As chefs and fishermen convene for Slow Fish, a different sort of seafood festival surfaces in New Orleans _lowres

Advocate staff photo by Ian McNulty - The international conference Slow Fish is in New Orleans this week, drawn in part by the region's rich seafood heritage.

Assemble a few tents, a stage and some food booths and festival-loving New Orleanians know what to do. Eat, drink, dance it off, repeat.

The Old US Mint at the foot of Esplanade Avenue is a familiar enough venue for local festival.

But this weekend there’s something different at the Mint, and elsewhere around town. It’s a seafood festival that breaks away from the usual formula and promises a taste of something different too.

It’s part of Slow Fish, a conference related to the international food advocacy group Slow Food. The conference has previously been held in Genoa, Italy. But for the first time Slow Fish has shifted to New Orleans.

About 150 delegates are expected. Many of them are chefs and fishermen, along with scientists and researchers and advocates. They’ll be addressing issues for seafood at the intersection of culture, commerce and ecology.

Some have come to cook, others to teach and to learn. All have come to eat, and that’s where the public part of Slow Fish comes in.

While the conference takes place inside the Mint, outside Slow Fish hosts its own festival on Friday (3-7 p.m.) and Saturday (noon-6 p.m.), with free admission, local bands performing and pay-as-you-go food stations.

These will deviate from the festival norm, however. A couple dozen local and visiting chefs will take part, alternating through and cooking up a wide variety of seafood. There will be fryers and grills and stew pots on hand, fish carving stations for whole fish treatments and whatever the individual chefs decide to prepare.

“We’re gathering these great chefs, they’re bringing seafood, we’re providing seafood, a mix of both, and we’re letting them go at it,” said Gary Granata, head of the local Slow Food chapter. “It’s a chance to check out seafood from across North America in one place.”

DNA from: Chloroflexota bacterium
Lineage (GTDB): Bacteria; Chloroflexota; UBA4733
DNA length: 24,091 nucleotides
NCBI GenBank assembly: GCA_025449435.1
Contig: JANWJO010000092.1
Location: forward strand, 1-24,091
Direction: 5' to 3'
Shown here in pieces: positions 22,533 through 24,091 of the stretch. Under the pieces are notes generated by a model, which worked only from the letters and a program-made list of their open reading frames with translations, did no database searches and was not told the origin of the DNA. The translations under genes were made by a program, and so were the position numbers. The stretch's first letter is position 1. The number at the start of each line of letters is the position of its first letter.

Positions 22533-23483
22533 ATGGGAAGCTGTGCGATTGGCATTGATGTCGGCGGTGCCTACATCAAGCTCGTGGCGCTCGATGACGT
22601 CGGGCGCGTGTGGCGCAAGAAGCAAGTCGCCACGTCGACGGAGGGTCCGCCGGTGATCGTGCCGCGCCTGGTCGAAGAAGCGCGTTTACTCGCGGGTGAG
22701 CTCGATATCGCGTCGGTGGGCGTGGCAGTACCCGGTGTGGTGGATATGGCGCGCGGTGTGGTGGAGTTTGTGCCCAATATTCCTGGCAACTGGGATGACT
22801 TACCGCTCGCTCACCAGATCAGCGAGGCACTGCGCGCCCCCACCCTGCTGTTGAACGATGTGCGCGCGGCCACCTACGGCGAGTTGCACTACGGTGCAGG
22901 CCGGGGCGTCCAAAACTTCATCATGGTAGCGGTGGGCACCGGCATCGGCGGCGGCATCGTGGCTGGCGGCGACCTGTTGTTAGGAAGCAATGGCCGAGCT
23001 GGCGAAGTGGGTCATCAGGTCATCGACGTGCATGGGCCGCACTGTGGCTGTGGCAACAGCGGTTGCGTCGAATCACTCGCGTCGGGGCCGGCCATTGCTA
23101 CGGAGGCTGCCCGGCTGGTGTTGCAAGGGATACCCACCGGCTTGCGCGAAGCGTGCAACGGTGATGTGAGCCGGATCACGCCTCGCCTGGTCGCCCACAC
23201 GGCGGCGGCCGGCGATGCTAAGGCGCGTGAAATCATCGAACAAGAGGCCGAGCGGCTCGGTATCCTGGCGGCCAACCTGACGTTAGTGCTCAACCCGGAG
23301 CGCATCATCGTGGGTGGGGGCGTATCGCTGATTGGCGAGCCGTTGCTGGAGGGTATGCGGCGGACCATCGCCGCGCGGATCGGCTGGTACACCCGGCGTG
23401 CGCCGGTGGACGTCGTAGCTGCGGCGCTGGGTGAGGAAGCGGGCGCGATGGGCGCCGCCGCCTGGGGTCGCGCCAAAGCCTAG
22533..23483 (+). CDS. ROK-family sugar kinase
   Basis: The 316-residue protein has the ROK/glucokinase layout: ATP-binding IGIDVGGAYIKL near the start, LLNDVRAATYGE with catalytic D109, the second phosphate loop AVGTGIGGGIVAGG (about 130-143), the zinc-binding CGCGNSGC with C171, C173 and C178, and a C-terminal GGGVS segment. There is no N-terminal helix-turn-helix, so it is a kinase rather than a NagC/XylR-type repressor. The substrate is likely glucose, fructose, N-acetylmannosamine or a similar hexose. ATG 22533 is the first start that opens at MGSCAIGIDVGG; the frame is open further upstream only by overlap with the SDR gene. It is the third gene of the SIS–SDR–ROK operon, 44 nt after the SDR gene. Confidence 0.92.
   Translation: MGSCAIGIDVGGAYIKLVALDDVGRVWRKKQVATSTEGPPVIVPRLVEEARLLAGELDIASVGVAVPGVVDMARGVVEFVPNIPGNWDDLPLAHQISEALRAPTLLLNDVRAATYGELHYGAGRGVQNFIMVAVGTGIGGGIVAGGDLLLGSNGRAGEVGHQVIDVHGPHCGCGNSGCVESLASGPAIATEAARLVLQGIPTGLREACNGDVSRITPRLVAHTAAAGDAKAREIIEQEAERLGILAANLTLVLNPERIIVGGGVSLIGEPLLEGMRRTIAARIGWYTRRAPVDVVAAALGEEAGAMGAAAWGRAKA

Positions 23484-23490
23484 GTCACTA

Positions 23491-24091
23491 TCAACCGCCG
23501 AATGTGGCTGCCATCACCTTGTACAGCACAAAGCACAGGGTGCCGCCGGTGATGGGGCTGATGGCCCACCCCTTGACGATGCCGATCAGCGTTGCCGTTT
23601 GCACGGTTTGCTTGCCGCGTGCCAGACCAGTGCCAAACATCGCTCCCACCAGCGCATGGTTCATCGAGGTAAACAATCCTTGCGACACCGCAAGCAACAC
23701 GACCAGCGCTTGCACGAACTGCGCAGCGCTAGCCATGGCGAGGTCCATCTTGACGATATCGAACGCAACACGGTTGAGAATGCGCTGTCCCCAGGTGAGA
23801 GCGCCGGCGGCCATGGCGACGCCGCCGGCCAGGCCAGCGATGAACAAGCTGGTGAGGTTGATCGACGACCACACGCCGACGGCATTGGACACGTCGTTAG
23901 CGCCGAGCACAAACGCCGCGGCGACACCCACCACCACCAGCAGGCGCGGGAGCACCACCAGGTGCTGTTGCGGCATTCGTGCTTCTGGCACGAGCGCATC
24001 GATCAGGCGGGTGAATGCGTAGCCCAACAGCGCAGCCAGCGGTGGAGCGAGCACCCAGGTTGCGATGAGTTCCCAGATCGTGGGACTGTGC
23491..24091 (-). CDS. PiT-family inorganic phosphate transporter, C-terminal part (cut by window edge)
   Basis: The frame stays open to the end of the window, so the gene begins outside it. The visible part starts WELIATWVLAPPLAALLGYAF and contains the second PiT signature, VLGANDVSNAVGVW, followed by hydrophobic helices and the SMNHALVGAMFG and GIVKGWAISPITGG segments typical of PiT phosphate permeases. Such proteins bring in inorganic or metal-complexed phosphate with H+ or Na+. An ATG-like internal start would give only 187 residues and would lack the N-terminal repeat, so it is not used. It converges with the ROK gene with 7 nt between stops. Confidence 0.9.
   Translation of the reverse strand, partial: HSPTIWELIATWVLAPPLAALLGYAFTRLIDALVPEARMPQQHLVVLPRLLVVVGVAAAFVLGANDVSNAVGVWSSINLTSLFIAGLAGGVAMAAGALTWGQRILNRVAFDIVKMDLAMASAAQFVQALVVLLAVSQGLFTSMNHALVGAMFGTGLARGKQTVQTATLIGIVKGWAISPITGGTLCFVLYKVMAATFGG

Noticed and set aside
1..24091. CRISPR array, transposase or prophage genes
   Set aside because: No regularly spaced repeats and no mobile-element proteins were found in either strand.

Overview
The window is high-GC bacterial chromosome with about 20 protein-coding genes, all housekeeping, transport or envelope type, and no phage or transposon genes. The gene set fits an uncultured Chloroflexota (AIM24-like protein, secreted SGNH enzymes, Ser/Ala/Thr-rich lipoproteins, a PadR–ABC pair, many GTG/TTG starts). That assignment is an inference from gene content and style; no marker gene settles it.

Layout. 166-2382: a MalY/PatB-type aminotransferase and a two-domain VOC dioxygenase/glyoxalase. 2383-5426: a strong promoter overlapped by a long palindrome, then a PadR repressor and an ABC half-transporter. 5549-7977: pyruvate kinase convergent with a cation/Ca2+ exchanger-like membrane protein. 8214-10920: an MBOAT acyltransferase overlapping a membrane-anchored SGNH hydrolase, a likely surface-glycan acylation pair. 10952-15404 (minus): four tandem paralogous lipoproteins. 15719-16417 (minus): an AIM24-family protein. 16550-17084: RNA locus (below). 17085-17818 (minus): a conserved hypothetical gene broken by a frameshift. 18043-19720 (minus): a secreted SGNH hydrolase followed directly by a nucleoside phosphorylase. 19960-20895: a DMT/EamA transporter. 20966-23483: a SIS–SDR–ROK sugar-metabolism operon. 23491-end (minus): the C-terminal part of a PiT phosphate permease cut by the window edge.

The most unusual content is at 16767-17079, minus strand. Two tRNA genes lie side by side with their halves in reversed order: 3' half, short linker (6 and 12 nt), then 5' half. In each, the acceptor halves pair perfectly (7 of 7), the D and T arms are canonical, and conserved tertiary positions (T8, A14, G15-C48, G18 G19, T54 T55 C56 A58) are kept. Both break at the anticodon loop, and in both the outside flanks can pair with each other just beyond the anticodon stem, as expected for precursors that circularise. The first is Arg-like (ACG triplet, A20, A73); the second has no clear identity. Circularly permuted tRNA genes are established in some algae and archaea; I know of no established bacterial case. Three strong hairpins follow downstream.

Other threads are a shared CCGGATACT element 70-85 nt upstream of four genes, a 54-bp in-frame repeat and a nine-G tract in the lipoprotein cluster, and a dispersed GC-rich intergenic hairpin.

As a kick-off, some of the visiting chefs will be paired with local eateries for a Slow Fish dine-out, on Thursday evening, collaborating with local chefs to serve different seafood specials.

Angeline - chef Alex Harrell hosting chef Drew Deckman of Deckmen’s en el Mogor, Baja, Mexico

Bourbon House - chef Darin Nesbit and Dickie Brennan host chef Digby Stridiron of Baltar, St. Croix, Virgin Islands

GW Fins - chef Tenney Flynn hosts chef Nate Hereford of Niche, St. Louis, Missouri

Mosquito Supper Club - chef Melissa Martin hosts chef Jessica Tantalo of East End Market, Orlando, Florida

On Sunday, the group is combining Slow Fish with Slow Meat (another Slow Food initiative) for a traditional Cajun boucherie and seafood boil held at Docville Farm, a farm and event space downriver in Violet.

It’s pitched as an all-day, sunrise to sunset food event, with some learn-and-eat education built in. Toby Rodriguez of Lâche Pas Boucherie and his crew will butcher and prepare a whole hog, while shrimper Lance Nacio of Anna Marie Seafood will prepare a seafood boil. Oysters, stations for raw and cooked fish and beer from 40 Arpent Brewing are all part of the program. Tickets to this all day event are $100. See more details here.

Slow Fish is about more than eating well. It’s about artisan ways and new innovations in a changing world and about building awareness for what’s possible. But still, when it comes to food, there’s nothing that builds awareness like digging in, and it looks like there’s plenty of that on the agenda this weekend.

Get details at

Follow Ian McNulty on Twitter @IanMcNultyNOLA.